Again these are people who refuse to cut their budgets. They want more and would rather be unemployed than hold onto what they have.
We want to share a story with the workers of Sky Bahamas, which is about the same situation they are in today. And it is here where history becomes the best teacher for us all.
The New York Times of January 19th, 1991 under the headline: “Eastern Airlines Is Shutting Down And Plans to Liquidate Its Assets”, reported the following:
“Eastern Airlines, a fixture in United States aviation since 1928 and the nation’s eighth-largest airline, announced that it had stopped flying last night and would begin to sell off its planes and other assets.
“The airline, which had been struggling for almost two years to rebuild under the protection of the bankruptcy court, is by far the largest casualty of the pressures brought by the deregulation of the industry 13 years ago.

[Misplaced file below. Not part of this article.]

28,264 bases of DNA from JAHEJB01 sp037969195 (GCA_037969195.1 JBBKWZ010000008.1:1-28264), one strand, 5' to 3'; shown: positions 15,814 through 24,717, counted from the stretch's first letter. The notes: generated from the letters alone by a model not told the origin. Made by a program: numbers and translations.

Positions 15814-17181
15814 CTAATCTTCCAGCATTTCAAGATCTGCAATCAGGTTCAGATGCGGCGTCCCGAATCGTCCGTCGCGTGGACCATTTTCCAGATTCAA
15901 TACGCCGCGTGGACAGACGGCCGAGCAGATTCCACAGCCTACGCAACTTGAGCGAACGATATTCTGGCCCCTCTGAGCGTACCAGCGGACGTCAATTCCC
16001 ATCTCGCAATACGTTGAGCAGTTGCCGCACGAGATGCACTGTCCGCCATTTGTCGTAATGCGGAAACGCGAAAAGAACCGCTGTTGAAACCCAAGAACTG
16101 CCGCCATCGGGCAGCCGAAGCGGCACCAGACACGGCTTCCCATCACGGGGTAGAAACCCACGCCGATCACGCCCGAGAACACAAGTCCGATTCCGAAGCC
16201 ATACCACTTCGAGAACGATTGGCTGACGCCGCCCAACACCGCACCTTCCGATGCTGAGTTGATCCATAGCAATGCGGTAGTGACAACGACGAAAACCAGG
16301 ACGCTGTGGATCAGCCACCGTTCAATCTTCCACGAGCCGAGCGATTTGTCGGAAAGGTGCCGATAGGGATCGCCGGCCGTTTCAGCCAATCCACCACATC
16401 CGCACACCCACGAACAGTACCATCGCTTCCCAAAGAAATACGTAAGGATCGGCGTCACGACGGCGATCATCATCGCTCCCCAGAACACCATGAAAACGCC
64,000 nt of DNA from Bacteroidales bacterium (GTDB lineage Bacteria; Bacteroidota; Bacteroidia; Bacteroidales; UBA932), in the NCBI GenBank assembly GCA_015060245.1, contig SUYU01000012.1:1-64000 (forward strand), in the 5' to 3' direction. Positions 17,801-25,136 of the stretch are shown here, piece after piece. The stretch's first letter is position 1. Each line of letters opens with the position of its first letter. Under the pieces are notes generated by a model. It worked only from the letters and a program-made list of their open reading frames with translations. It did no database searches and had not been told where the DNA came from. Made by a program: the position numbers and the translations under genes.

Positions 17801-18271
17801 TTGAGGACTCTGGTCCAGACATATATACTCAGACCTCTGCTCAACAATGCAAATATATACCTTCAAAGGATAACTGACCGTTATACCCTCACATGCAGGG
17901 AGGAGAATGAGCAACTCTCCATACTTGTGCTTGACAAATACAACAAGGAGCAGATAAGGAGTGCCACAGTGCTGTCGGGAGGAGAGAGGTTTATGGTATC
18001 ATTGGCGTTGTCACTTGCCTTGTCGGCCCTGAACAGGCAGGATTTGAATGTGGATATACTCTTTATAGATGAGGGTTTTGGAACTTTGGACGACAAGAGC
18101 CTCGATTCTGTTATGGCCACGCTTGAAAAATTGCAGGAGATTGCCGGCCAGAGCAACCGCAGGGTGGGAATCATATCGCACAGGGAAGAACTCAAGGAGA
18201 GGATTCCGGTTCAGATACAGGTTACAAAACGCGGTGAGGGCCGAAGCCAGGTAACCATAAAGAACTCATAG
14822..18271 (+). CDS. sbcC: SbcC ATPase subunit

“About 5,000 of Eastern’s 18,000 workers are expected to be dismissed immediately. The others will work a while longer to run ground operations, including the maintenance of Eastern’s 190 planes while buyers are sought. Many of Eastern’s workers live in the New York, Atlanta and Miami areas, where the carrier has its biggest operations. Employees [were] Told to Stay Home.”
Anyone who lived in the late 1980s would remember Eastern’s story well. The airline was rocked with court battles and Union Strikes from pilots to mechanics and ground service workers, all demanding more from the airline, which was already in trouble.
Following that immediate closure of the airline, people who were working became sorry. It was too late. The decision was done. The owners had had enough. And before we knew it, those who had something became unemployed. Former employees were duped and some even committed suicide.
BP will leave this Sunday Special here for the time only to say this: We must all begin to be thankful for what we have.